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Mango Markets Hacker’s Plan To Short CRV Backfires

A crypto trader responsible for the Mango Markets exploit has seen his short position liquidated, thanks to a series of wild price swings in the CRV price. 

The trader, identified as Avraham Eisenberg, gained notoriety when he described the Mango Markets hack as a “very profitable trading strategy.” 


A War On Curve 

On-chain watchers noticed on Tuesday that Eisenberg had borrowed 88 million CRV tokens from lending protocol Aave and sold them in the market over the past week. The pressure generated by this event saw the price of CRV drop to $0.40, enabling him to borrow further CRV from Aave’s Curve pool. Market watchers speculated that Eisenberg was targeting Michael Egorov, Curve founder, with his short-selling strategy. 

Egorov holds several loans on Aave, backed by CRV as collateral, and a liquidation price set at $0.25. If the CRV price reached this level, it would trigger Aave’s liquidation contract, selling Egorov’s CRV to the market and pushing the price even lower.


Other Whales Step In 

Other whales caught wind of Eisenberg’s attack on Curve and Egorov and began opening long positions to increase the CRV price and shore up the token’s value. Andrew Kang, a member of PleasrDAO, tweeted, 

“First, he came for Mango, and I did not speak out. Now, he tries to hunt the loan of one of the godfathers of DeFi, and that’s when the foot is put down to defend.”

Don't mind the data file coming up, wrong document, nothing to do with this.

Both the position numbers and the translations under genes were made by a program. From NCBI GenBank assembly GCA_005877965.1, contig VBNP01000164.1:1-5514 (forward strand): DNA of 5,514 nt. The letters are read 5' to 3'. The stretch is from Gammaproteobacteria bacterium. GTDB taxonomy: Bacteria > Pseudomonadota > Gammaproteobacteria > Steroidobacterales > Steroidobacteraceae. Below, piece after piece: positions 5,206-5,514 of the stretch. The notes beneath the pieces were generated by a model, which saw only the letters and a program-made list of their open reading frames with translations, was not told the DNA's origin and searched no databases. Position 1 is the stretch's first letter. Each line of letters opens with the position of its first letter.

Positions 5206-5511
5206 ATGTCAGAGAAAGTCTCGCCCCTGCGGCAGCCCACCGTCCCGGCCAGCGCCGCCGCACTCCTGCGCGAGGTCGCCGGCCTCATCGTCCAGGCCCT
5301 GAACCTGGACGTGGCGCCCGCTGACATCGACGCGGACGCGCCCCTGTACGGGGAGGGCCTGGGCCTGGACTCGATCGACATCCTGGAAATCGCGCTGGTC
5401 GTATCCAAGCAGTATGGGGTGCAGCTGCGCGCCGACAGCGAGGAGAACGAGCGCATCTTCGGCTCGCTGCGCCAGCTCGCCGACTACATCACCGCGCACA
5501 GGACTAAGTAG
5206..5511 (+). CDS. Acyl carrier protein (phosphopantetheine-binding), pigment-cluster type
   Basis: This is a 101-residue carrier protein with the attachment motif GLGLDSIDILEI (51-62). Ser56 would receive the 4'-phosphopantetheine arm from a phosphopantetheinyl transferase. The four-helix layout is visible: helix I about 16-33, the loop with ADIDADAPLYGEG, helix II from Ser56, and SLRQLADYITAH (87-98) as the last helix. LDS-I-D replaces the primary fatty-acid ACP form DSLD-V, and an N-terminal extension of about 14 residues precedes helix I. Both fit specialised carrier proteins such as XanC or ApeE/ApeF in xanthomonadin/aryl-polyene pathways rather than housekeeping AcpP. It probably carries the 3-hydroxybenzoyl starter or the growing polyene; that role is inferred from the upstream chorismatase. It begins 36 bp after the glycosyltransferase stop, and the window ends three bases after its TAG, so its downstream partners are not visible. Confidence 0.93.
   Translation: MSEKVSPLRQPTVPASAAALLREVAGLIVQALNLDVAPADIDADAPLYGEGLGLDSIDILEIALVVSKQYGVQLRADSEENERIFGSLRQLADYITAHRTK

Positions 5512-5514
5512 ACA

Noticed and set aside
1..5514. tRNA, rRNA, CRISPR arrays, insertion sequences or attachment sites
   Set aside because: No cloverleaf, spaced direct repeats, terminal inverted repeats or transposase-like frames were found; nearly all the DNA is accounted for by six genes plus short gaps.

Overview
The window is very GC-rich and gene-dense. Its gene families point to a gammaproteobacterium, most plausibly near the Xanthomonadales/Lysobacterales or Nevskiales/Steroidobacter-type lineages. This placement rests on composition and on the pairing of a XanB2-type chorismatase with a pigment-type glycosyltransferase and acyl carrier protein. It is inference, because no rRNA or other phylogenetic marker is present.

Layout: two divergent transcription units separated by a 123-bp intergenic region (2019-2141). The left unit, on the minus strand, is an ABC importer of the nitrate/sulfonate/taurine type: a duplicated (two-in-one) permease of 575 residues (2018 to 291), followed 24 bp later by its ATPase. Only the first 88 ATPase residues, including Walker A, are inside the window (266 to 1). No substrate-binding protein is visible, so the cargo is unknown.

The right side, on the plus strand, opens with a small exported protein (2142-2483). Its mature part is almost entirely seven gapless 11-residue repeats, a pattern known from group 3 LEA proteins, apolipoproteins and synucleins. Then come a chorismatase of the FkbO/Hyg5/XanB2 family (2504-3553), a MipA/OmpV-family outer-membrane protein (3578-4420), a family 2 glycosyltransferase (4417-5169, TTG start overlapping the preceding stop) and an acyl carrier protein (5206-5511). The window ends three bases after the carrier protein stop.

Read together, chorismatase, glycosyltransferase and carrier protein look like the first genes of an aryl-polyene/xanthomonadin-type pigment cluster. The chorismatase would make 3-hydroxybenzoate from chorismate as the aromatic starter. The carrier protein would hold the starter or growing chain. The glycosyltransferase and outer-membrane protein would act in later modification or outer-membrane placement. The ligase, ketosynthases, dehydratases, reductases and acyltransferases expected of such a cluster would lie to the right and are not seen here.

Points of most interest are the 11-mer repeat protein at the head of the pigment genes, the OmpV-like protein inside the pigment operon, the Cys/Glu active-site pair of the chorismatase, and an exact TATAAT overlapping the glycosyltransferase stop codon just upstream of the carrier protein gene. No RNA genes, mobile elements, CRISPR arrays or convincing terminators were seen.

As a result of these long positions, Curve’s price gradually increased. 


Short Position Liquidated 

With the CRV price increasing as a result of the long positions opened by other whales, CRV eventually hit Eisenberg’s liquidation level, which was set at just above $0.60. When the price hit this point, Aave’s liquidation mechanism began liquidating the USDC, which he had put up as collateral to buy back the CRV tokens from the market and pay off the debt.

However, the liquidation was cut short as others who had gone long began taking profits at this level. At the time of writing, Eisenberg’s position had started liquidating again, with the CRV price at $0.61. 


A Loss for Eisenberg? 

Many marked this episode as a loss for Eisenberg. However, others remained skeptical, speculating that he was attempting to put the market in a false sense of security before revealing his plan. Others have speculated that he could be maintaining a larger off-chain position on CRV and intended for his Aave loan to be liquidated all along. Some market watchers maintain that Eisenberg is just biding his time before taking another crack at the $0.25 liquidation price. 

A more controversial theory is that Egorov and Eisenberg planned the entire thing to generate interest in the Curve protocol. This is due to the timing of Egorov publishing the code for Curve’s upcoming stablecoin on GitHub earlier in the day. 


The Mango Markets Hack 

Eisenberg was revealed to be the one who engineered the Mango Markets hack, using price manipulation strategies to drain the Solana-based protocol of $100 million. He then cut a deal with the Mango Market’s team and returned half of the stolen funds to cover user losses. He called the exploit a “highly profitable trading strategy,” prompting a furious backlash from the DeFi community, who criticized his actions and their negative implications for the ecosystem.


Disclaimer: This article is provided for informational purposes only. It is not offered or intended to be used as legal, tax, investment, financial, or other advice.

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